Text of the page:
Claims of false arrest, imprisonment false imprisonment, and malicious prosecution against NYC and police officer dismissed where plaintiff was detained on valid prior outstanding warrant, even though the substance seized from his apartment turned out not to be narcotics, plaintiff spent five days in jail, and officer signed complaint regarding drug charges which were dropped after the lab results came back. Valid arrest warrant presumes probable cause. Martinez v City of New York
Plaintiffs’ motion to strike Note of Issue which lower court ordered them to file within 48 hours under threat of dismissal, made 6 days after the certification order, should have been granted where the Certificate of Readiness stated that there was outstanding discovery and that case was not ready for trial, rendering it a nullity for failure to comply with 22 NYCRR §202.21. Rizzo v Balish & Friedman
Homeowners granted summary judgment on proof that they did not have a reasonable opportunity to remedy snow/ice which accumulated on the front steps after precipitation ended. Nor did the defendants have a duty to warn the plaintiff of the open and obvious conditions on the front steps. Reasonable opportunity can be made as a matter of law. De Chica v Saldana
Comment: The lower court’s decision notes that the storm had ended at most 2 hours before the plaintiff fell, based on the plaintiff’s testimony, and was continuing based on meteorological data submitted.
Plaintiff’s motion to amend Complaint to add hospital denied, and hospital’s cross motion to dismiss as time-barred granted, where amendment was not sought until more than 2 years after the decedent’s death and hospital showed that both wrongful death and malpractice actions were time-barred. Plaintiff failed to raise a triable issue of fact on continuous treatment. Grant v Brooklyn Ctr. for Rehabilitation & Residential Health Care, LLC
Summary judgment for dentist reversed where lower court’s finding that plaintiff’s expert was unqualified was not raised by the defendant below and the plaintiff’s expert was licensed to practice dentistry in NY and board-certified in orthodontics. Defendant met its initial burden on accepted practice but plaintiff’s expert raised a question of fact. Summary judgment on informed consent should have been denied as defendant failed to eliminate questions of fact that he informed the plaintiff of the reasonably foreseeable risks of the orthodontic treatment to realign an impacted tooth over 8 years and that a reasonably prudent person in the same position would have undergone the treatment if fully informed. Dyckes v Stabile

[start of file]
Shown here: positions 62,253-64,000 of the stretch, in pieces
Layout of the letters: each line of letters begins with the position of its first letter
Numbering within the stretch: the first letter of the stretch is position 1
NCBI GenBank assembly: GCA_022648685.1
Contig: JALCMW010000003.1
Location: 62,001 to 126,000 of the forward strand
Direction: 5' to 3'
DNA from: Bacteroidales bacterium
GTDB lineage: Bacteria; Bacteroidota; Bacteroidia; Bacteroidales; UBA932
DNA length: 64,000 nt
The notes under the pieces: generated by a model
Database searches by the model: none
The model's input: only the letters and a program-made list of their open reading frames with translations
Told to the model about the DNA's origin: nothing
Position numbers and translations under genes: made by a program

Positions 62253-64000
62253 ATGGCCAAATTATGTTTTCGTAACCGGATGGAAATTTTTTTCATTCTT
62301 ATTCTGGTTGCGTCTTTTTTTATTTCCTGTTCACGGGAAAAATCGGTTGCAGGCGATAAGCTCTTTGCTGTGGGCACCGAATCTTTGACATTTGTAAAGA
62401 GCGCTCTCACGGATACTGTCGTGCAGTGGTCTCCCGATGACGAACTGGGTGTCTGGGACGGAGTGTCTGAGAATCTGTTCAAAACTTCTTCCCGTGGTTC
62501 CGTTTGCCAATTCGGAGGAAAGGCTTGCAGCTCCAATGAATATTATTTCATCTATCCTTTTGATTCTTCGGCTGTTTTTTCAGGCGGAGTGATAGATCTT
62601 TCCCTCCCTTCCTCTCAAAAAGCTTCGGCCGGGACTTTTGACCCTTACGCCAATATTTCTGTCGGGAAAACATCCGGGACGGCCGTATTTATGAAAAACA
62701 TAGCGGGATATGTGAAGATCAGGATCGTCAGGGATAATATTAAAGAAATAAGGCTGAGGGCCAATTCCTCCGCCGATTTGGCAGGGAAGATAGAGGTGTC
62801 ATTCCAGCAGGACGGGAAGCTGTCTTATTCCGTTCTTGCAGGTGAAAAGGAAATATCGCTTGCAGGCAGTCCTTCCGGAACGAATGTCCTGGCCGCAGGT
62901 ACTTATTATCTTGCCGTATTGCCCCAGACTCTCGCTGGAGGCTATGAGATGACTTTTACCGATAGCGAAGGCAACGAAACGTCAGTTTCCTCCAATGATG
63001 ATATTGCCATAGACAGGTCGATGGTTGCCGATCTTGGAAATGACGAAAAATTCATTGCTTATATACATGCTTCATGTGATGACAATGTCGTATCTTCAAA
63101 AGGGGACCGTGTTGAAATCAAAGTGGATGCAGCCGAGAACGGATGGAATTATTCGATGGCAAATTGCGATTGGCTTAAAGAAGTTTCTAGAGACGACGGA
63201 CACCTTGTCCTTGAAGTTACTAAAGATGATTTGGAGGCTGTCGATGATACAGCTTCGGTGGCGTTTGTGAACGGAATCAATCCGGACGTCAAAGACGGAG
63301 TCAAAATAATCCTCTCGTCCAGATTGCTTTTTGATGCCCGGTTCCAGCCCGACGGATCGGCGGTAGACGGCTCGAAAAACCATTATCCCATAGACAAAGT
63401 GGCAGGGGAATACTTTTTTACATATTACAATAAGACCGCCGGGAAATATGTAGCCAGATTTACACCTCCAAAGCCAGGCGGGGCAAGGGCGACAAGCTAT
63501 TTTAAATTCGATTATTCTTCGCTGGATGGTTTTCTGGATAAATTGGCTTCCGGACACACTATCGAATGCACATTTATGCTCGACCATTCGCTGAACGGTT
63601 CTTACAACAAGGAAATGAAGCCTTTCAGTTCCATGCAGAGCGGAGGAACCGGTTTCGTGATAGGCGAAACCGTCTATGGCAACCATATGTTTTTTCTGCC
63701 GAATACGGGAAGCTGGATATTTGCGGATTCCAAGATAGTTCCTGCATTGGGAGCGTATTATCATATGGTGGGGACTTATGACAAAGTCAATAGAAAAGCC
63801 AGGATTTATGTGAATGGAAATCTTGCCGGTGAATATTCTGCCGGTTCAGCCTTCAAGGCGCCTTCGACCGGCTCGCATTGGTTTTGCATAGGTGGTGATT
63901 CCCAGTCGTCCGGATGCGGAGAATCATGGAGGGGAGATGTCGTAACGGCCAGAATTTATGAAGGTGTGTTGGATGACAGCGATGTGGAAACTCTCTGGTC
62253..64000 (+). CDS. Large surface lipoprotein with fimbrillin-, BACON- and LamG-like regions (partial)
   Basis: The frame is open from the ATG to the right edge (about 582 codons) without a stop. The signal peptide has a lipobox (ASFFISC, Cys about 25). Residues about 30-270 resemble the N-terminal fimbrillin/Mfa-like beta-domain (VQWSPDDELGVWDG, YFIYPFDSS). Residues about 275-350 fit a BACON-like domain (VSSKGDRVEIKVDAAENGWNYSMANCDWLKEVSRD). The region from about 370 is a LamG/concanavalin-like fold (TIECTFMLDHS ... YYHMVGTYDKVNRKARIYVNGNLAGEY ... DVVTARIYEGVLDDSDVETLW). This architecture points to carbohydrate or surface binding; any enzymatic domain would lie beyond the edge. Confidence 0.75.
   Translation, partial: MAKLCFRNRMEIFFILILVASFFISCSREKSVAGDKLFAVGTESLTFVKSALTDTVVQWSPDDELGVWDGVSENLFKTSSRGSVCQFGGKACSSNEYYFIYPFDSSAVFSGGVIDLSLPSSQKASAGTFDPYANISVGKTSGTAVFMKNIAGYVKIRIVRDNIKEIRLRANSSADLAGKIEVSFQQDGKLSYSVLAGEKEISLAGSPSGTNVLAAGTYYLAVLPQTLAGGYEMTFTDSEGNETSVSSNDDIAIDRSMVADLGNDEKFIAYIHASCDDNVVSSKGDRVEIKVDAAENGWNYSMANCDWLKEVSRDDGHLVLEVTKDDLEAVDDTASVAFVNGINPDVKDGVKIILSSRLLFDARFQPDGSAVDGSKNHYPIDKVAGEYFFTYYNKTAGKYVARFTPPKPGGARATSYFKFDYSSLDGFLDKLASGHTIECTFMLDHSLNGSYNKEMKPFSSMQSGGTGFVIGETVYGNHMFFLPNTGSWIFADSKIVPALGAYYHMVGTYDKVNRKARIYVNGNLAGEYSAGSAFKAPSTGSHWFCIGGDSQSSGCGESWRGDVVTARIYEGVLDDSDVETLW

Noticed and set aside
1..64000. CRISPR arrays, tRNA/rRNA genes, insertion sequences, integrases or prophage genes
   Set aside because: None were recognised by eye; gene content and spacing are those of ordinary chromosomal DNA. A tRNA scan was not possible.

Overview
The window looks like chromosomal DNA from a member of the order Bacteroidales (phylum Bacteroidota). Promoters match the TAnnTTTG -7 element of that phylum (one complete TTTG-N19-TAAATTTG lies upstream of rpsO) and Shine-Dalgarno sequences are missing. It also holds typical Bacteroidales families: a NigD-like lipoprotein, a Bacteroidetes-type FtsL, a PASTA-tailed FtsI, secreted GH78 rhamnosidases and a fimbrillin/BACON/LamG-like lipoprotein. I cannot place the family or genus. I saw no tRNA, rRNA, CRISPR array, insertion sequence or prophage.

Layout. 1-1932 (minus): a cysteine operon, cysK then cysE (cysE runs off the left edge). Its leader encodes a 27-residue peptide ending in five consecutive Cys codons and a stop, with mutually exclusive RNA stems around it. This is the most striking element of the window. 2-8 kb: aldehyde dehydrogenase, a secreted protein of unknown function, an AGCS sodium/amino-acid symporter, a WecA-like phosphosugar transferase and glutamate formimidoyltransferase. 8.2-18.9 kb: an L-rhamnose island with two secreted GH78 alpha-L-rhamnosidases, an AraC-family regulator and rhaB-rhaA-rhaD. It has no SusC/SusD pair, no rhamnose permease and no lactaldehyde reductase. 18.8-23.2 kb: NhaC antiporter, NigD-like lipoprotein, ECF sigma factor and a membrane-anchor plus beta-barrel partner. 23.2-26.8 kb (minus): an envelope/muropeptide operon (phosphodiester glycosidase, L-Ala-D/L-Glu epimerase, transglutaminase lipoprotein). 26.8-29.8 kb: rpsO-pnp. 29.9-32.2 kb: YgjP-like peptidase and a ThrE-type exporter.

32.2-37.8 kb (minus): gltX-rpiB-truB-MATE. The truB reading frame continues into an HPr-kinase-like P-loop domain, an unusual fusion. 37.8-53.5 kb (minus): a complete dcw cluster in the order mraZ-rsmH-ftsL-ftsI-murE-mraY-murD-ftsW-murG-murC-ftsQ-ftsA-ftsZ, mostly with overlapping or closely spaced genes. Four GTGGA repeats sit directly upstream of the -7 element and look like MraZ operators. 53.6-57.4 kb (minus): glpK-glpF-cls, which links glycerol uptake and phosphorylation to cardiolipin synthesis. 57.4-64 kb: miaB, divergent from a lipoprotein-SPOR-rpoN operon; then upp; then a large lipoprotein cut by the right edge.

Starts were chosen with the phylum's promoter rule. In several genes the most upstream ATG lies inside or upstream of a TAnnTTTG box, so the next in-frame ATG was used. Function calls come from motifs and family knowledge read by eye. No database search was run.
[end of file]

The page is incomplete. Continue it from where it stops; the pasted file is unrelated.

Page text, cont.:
Managing agent granted summary judgment on proof that it had relinquished control of the empty storefront to the tenant and had no contractual or statutory duty to maintain or repair the store when someone opened the front door striking the plaintiff. One individual tenant denied summary judgment for failing to show that he was not the one who opened the door and plaintiff raised a question of fact in opposition to the other tenant’s claim that he was not the one who opened the door. Corporations denied summary judgment for failure to show what their affiliations were with the tenants and that the person who opened the door was not their employee. Gashi v Abramson Bros. Inc.
Plaintiff’s cross motion for summary judgment, where he was arrested without a warrant and held overnight based on a pickpocketing victim’s identification of him through a mug shot, denied where plaintiff failed to eliminate triable issues as to whether there was probable cause for the arrest even though all charges were dropped the next day, and whether the police officer should have questioned the victim’s credibility prior to having the plaintiff arrested. Sinclair v City of New York
Homeowners denied summary judgment where they failed to show that the insufficient weight bearing capacity of the sheet rock ceiling in the attic where the plaintiff housekeeper was cleaning was open and obvious and not inherently dangerous. Gallardo v Gilbert
Livery cab denied summary judgment where deposition testimony submitted by him raised triable issues of fact. Plaintiff’s testimony that she was reaching into the car to retrieve change when the driver took off, dragging her for 5 car lengths, and plaintiff and her daughter’s testimony that they noted the license plate of the cab as it drove away raised issue of fact in opposition to the defendant’s claim that his car was not involved. Olopade v Khan
Plaintiff’s motion to strike the defendants’ Answer where defendants did not provide certain discovery denied where explanations for the delays showed that their conduct was not willful and contumacious. Sinclair v City of New York
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Defendant met its initial burden for summary judgment on serious injury for both plaintiffs. One plaintiff raised a triable issue of fact but other failed to raise an issue of fact as to the knee injury. The court does not give the details of the proofs. Cho v Michelangeli